There are some caveats. Some of the schools on the list occasionally played seven-game league slates. For example, the SoCon did so in five of the twelve years. CAA schools played a nine-game conference schedule in 2003.

Also, not all schools played a uniform number of regular-season games. When FCS schools had a chance to play 12-game seasons, they generally did — but not all of them always did. There are also a couple of 10-game seasons in the mix.

With that in mind, here is a table listing 16 FCS schools and their schedules in three categories: number of regular-season games played against out-of-conference opponents on the road; number of FBS opponents; and number of non-D1 opponents.

2003-2014 schedules FCS – road non-con. FBS non-D1
The Citadel 7 16 4
Delaware 1 8 10
Furman 12 12 2
WCU 7 18 9
Wm. & Mary 11 12 2
UNH 8 11 0
JMU 7 10 3
Villanova 13 11 0
Richmond 10 11 0
Chattanooga 12 15 4
Delaware St. 16 5 8
SC State 12 12 10
Hampton 16 2 7
Elon 14 7 6
Wofford 7 12 9
Maine 11 12 3

Okay, now for the “exceptions and oddities” section…

– Determining whether or not a school was an FCS or FBS opponent could sometimes be tricky. For this table, I am listing Old Dominion’s 2013 team as an FCS squad. If you think ODU should be classified as FBS for that season (which was the first year of the Monarchs’ transition to FBS), then subtract one from The Citadel’s “FCS road non-conference” category and add it to the “FBS” column.

On the other hand, Hampton’s 2014 meeting with ODU went down as a contest against an FBS team.

Meanwhile, I counted Charlotte as an FCS road opponent for James Madison (that game was also played in 2014). Chattanooga played at Western Kentucky in 2006, while the Hilltoppers were still in FCS, so the game is listed in the FCS group for the Mocs.

– Occasionally a school would be a non-conference opponent in one season, then later become a league foe. For example, The Citadel played at VMI three times while the Keydets were a member of the Big South — but in 2014, the game in Lexington was a SoCon game.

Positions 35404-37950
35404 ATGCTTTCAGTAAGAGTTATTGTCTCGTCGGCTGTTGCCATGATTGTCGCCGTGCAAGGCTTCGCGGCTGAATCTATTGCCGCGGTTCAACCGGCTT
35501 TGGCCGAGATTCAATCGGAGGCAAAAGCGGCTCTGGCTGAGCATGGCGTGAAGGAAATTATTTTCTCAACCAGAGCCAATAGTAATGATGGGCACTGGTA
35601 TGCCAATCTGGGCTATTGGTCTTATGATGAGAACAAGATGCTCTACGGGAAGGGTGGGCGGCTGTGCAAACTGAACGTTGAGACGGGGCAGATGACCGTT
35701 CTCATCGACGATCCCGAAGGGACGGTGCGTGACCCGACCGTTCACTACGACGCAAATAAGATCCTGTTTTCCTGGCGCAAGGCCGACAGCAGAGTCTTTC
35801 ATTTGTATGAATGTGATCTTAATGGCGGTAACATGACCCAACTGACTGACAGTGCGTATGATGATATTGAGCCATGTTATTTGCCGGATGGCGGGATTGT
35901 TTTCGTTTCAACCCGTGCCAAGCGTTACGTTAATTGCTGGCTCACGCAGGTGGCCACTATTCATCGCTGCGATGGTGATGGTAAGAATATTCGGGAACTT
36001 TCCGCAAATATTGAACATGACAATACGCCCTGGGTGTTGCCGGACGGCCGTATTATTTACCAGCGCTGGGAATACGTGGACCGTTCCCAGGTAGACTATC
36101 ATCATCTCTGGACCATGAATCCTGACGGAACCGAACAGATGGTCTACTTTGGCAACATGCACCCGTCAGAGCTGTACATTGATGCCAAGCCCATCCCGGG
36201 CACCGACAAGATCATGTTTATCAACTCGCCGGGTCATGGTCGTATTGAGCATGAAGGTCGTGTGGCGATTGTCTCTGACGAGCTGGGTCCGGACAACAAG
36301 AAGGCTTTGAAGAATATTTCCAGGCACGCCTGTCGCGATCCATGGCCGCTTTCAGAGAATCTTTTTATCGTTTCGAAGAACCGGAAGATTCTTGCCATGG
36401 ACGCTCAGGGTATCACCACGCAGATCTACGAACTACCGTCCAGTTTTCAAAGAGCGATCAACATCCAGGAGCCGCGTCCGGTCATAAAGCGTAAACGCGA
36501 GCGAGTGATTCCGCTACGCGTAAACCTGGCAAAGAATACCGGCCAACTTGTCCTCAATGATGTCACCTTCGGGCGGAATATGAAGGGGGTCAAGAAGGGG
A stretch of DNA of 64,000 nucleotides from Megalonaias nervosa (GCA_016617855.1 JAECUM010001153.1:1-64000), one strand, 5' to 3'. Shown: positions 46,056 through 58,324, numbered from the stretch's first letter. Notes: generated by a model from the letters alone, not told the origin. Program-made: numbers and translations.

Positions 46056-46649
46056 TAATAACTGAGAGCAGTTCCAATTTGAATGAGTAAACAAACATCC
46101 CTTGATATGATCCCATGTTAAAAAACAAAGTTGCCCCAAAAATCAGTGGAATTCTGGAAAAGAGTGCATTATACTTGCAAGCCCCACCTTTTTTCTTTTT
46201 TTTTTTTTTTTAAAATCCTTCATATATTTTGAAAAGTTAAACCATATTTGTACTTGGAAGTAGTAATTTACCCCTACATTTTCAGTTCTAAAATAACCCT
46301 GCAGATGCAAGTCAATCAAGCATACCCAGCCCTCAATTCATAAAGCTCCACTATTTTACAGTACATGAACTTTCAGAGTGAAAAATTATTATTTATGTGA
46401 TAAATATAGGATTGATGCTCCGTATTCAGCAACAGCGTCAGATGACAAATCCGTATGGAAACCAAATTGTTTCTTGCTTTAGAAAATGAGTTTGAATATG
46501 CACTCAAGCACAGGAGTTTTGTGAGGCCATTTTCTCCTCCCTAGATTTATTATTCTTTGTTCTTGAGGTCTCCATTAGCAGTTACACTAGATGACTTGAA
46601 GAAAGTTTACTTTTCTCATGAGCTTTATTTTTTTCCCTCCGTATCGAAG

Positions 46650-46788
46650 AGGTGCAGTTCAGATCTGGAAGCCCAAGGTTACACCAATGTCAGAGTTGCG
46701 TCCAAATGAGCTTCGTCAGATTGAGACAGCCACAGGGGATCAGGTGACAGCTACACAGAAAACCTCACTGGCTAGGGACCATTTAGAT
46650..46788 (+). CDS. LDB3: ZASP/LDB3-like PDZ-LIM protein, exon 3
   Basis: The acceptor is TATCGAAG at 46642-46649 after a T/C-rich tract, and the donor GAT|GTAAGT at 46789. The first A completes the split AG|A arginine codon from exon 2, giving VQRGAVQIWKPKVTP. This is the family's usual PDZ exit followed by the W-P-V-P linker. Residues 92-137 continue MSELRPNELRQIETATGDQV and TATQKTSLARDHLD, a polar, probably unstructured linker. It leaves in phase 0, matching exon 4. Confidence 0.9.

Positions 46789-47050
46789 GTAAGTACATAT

That was the case for several other schools as well, including Maine (which played at Albany twice during this period in OOC matchups) and South Carolina State (which played at Savannah State before the Tigers joined the MEAC).

– While the category says “FCS road non-conference”, there are actually a few neutral-site games mixed in as well. All of them are HBCU “classics”. Hampton played four such contests during the twelve-year period, while South Carolina State and Delaware State played one each.

– Speaking of Delaware State, in 2003 the Hornets played an OOC game at Florida A&M. Yes, they did.

That’s because at the time FAMU was making a quixotic attempt to join Division I-A. In 2003, the MEAC schools played only seven league games (though several of them played the Rattlers as a “non-conference” game).

– Villanova played 13 FCS road non-conference opponents from 2003-2014. Seven of those games were fairly easy trips for the Wildcats, as they were matchups with Penn at Franklin Field.

– Of the sixteen schools that were profiled, Western Carolina played the most FBS teams during the time period (18), but The Citadel played the most power-conference squads (all 16 of the Bulldogs’ FBS opponents were from the five major conferences). The Citadel also had the widest variety of FBS opponents, playing 14 different schools from all five power leagues from 2003-2014.

– The ten games Delaware played versus non-D1 schools were all against the same opponent — West Chester.

What does it all mean? Probably not much, to be honest.

However, the question “Is Delaware’s non-league schedule that much different from other FCS schools?” can be answered. It certainly is.

For one thing, the Blue Hens had a rather “contained” scheduling policy all the way around. Besides the regular matchups with West Chester, Delaware played only three different FBS opponents, as six of the eight games against the higher division were meetings with Navy.

Every other school on the list played at least seven regular-season non-conference road games from 2003-2014. Also, only Wofford and South Carolina State played as many non-D1 games; two of the sixteen institutions (fellow CAA football travelers Villanova and Richmond) didn’t play any.

When I first looked at UD’s past schedules, I was a bit puzzled by the one regular-season non-league road game that Delaware did play, that 2008 matchup with Furman. There was no “return” game, as the Paladins did not travel to Newark for a rematch.

As was explained to me by the partisans at the UFFP, however, that’s because Furman bought out the return game when it got a chance to play Missouri instead (for a considerable amount of money, obviously).

The result of that move by Furman? Well, it opened up a spot on Delaware’s schedule that was eventually filled by…Delaware State.

So, I guess I’ve come full circle with this post.